Ganley’s Rivada wins bid to force testimony on $7bn contract

Court in South Carolina has granted Rivada an order enabling it take a deposition

Rivada Networks, the telecom company owned by Galway businessman Declan Ganley, has won a court bid to force testimony from an adviser to the Mexican government over a disputed $7 billion (€6.7 billion) state mobile contract.

A court in South Carolina has granted Rivada an order enabling it take a deposition from a US-born consultant, Richard Keith, in relation to the disputed Red Compartida contract.

Rivada claims it was unfairly excluded at the eleventh hour from bidding for Red Compartida, which is a state-backed contract to build a wholesale mobile network to enhance competiton in the Mexican market.

The contract was awarded last month to Rivada's only bidding rival, the Mexican-led Altan consortium. Mr Ganley has alleged the contest was effectively rigged to exclude his company, and has launched court action in Mexico.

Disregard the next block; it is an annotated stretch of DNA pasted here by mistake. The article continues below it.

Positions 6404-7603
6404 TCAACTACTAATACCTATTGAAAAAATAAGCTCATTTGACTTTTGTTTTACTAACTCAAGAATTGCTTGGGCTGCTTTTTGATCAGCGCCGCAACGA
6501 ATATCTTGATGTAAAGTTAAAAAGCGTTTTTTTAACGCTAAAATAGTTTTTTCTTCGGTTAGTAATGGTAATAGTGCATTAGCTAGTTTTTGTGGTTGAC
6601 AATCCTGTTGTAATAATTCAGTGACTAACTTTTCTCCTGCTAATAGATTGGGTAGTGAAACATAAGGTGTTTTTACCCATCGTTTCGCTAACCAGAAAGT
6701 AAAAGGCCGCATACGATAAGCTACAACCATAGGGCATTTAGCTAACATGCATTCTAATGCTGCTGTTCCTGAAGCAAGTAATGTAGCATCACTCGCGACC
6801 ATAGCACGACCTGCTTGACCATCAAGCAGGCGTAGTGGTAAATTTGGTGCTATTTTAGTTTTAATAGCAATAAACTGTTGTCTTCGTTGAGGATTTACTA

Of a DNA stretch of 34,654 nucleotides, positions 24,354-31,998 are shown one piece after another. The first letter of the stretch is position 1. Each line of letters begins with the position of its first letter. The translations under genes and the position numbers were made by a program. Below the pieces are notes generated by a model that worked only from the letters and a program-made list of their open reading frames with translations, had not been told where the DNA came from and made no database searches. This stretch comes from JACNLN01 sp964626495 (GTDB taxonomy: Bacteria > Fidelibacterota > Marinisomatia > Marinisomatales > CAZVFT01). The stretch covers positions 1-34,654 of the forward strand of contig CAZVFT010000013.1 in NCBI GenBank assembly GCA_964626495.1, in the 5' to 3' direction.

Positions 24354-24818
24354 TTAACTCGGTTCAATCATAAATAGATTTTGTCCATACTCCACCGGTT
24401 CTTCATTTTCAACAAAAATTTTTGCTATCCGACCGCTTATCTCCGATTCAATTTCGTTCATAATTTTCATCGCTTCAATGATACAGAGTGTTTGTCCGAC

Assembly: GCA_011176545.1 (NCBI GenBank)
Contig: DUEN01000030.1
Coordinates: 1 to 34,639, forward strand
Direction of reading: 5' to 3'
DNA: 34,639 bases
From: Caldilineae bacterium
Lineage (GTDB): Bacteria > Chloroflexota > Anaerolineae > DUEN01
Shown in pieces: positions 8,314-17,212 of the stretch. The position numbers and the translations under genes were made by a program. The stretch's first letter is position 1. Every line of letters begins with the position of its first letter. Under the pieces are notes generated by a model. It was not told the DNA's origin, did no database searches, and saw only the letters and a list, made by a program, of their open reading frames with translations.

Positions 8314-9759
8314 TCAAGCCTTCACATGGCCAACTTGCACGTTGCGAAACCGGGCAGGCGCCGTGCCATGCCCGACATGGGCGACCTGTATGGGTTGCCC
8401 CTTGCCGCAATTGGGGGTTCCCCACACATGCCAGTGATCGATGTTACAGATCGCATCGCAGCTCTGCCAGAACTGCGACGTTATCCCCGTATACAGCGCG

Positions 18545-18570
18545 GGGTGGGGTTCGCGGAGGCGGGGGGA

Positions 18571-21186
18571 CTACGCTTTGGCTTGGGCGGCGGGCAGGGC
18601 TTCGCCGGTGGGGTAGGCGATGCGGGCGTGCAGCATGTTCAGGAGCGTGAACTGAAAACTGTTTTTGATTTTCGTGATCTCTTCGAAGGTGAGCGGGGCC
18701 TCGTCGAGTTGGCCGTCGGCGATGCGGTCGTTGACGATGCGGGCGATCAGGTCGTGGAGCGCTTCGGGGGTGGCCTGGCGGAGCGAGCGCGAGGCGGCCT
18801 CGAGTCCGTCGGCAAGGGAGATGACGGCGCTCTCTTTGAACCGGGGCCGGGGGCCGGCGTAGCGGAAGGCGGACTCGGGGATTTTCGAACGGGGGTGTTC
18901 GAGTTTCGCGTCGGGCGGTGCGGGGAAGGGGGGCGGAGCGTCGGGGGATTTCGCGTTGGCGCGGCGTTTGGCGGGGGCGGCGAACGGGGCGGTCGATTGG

Mexican officials and Altan have denied any wrongdoing.

Prior to final bidding, Rivada alleges, Mr Keith advised Mexican officials on how to assess Red Compartida bids, and produced a supposedly secret document that outlined the standards of the ideal business model.

Mr Ganley’s company alleges in court filings the document found its way to Altan, which allegedly used it as a “cheat sheet” to inform its own bid.

A South Carolina court this week granted Rivada permission to depose Mr Keith and hand over drafts of related documents.

Mr Ganley was unavailable for comment.

Mark Paul

Mark Paul

Mark Paul is Business Affairs Correspondent of The Irish Times. He also writes the Caveat column